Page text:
Reports that a large unit of computer hackers in Shanghai with connections to the Chinese government has infiltrated dozens of American companies, including Apple, have increased worries that the engines of U.S. life, such as banks, energy pipelines and water supplies, could be in danger of an attack that could cripple them and even lead to loss of life.
“I call it cyberterrorism that makes 9/11 pale in comparison,” Rep. Mike Rogers, a Michigan Republican and chair of the House Intelligence Committee, told NBC News on Tuesday.
A cyber security firm named Mandiant issued a 60-page report detailing its work tracking more than a hundred cases of cyberterrorism against U.S. firms back to a 12-story office tower in Shanghai, which houses a unit linked to the Chinese military.
Mandiant claims the Chinese hackers have stolen hundreds of terabytes of data, including technology blueprints, proprietary manufacturing processes, business plans and partnership agreements.
“They’ve compromised over 141 corporations across 20 different industries and stolen just a wealth of intellectual property,” Dan McWhorter, who oversees Mandiant’s threat intelligence business unit, told NPR. Most of the victimized companies were American.
McWhorter believes the hackers are trying to steal intellectual property to help Chinese companies compete against U.S. and other foreign firms.
“In China, the government is very intimately involved in industry,” McWhorter says, “so I think the PLA (People’s Liberation Army) is motivated to take these documents for huge economic gain.”
In China, the reaction to the Mandiant report was dismissive.
The Chinese Ministry of Foreign Affairs called the allegations ‘‘unprofessional.’’
‘‘Making unfounded accusations based on preliminary results is both irresponsible and unprofessional, and is not helpful for the resolution of the relevant problem,’’ said Hong Lei, a ministry spokesman, according to The New York Times, which obtained an advance copy of the Mandiant report. ‘‘China resolutely opposes hacking actions and has established relevant laws and regulations and taken strict law enforcement measures to defend against online hacking activities.”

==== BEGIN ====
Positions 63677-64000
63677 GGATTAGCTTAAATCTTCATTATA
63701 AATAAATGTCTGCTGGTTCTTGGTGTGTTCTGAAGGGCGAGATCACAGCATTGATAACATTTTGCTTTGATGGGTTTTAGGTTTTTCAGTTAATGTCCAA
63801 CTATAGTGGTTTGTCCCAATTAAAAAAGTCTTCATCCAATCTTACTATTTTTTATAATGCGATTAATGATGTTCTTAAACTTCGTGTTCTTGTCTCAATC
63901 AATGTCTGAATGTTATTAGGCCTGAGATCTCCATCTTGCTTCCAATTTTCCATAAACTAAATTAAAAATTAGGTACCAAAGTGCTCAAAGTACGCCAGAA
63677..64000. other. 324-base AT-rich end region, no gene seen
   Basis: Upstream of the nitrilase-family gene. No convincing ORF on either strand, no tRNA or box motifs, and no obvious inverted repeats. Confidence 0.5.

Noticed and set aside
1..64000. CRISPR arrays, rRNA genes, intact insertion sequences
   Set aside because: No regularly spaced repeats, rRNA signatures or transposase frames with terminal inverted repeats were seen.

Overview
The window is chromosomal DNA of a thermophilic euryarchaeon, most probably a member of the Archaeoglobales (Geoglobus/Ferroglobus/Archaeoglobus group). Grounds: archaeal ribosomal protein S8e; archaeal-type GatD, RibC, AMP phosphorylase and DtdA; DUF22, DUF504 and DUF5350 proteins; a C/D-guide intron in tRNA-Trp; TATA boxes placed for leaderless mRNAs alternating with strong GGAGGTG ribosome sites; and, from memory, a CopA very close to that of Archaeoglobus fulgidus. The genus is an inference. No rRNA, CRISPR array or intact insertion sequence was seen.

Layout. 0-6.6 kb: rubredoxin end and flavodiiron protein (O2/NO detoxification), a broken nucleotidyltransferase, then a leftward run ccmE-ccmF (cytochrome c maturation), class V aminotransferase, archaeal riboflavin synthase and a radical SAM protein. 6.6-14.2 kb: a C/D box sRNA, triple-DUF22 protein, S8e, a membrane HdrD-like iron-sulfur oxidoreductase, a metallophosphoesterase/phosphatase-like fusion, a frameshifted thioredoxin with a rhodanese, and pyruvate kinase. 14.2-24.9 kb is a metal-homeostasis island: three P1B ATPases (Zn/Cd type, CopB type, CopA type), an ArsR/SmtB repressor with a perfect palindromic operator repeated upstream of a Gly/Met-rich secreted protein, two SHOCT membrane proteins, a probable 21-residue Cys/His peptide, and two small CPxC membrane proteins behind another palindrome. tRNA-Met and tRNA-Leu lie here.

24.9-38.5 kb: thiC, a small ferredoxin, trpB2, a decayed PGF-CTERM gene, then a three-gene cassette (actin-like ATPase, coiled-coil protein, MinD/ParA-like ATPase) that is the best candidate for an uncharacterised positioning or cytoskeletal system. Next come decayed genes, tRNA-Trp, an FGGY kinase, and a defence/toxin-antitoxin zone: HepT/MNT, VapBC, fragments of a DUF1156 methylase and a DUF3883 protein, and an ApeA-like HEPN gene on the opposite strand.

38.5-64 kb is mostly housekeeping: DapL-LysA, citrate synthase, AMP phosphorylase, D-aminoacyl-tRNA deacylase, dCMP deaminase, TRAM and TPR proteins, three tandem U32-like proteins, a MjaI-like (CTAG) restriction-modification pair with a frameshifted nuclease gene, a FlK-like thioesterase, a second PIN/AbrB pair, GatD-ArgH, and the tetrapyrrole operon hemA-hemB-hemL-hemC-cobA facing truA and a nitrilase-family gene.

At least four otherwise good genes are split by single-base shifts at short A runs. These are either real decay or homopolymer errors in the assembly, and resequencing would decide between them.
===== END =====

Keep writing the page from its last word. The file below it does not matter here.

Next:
Hong also questioned whether any investigators could say for certain where the hackers originated.
“Cyberattacks are anonymous and transnational, and it is hard to trace the origin,” said Hong, “so I don’t know how the findings of the report are credible.”
Hong also claimed that China has also suffered from cyberattacks, likely coming from the U.S. In 2012, foreign hackers seized control of 14 million Chinese computers.
“China is also a victim of cyberattacks,” he said. “In the attacks mentioned above, the number of attacks originating from the U.S. ranks first.”
But Mandiant had few doubts about the source of the attacks. In fact, McWhorter said, tracking the attacks to the Chinese unit in Shanghai wasn’t difficult because the volume of data stolen was enormous and the operation has been going on for so long.
“We just followed the data, followed the breadcrumbs,” McWhorter told NPR. “All the network communication kept going back to Shanghai, again and again.”
“Either they are coming from inside Unit 61398,” Kevin Mandia, the founder and chief executive of Mandiant, told the Times, “or the people who run the most-controlled, most-monitored Internet networks in the world are clueless about thousands of people generating attacks from this one neighborhood.”
President Obama alluded to the cyberthreat in his State of the Union address last week, saying, “Now our enemies are also seeking the ability to sabotage our power grid, our financial institutions, our air traffic control systems.”
According to the White House, it is “aware” of the Mandiant report. Tommy Vietor, the spokesman for the National Security Council, said, “We have repeatedly raised our concerns at the highest levels about cybertheft with senior Chinese officials, including in the military, and we will continue to do so.”
According to The Times, the president signed a directive last week to share with American Internet providers information it has gathered about the unique digital signatures of the Chinese units.
The U.S. has also been using its own cyber attackers to disrupt Iran’s uranium enrichment program, working alongside Israel, The Times pointed out. But U.S. officials claim to operate under strict rules and do not use the attacks for nonmilitary purposes or stealing corporate data.
“In the cold war, we were focused every day on the nuclear command centers around Moscow,” one senior defense official told The Times. “Today, it’s fair to say that we worry as much about the computer servers in Shanghai.”
According to McWhorter, there were no signs that Chinese hackers tried to disable the American infrastructure — but they could.
“If you have the ability to steal the documents, you could have just as easily crashed the hard drives,” he told NPR. “From a national security standpoint, that’s very scary.”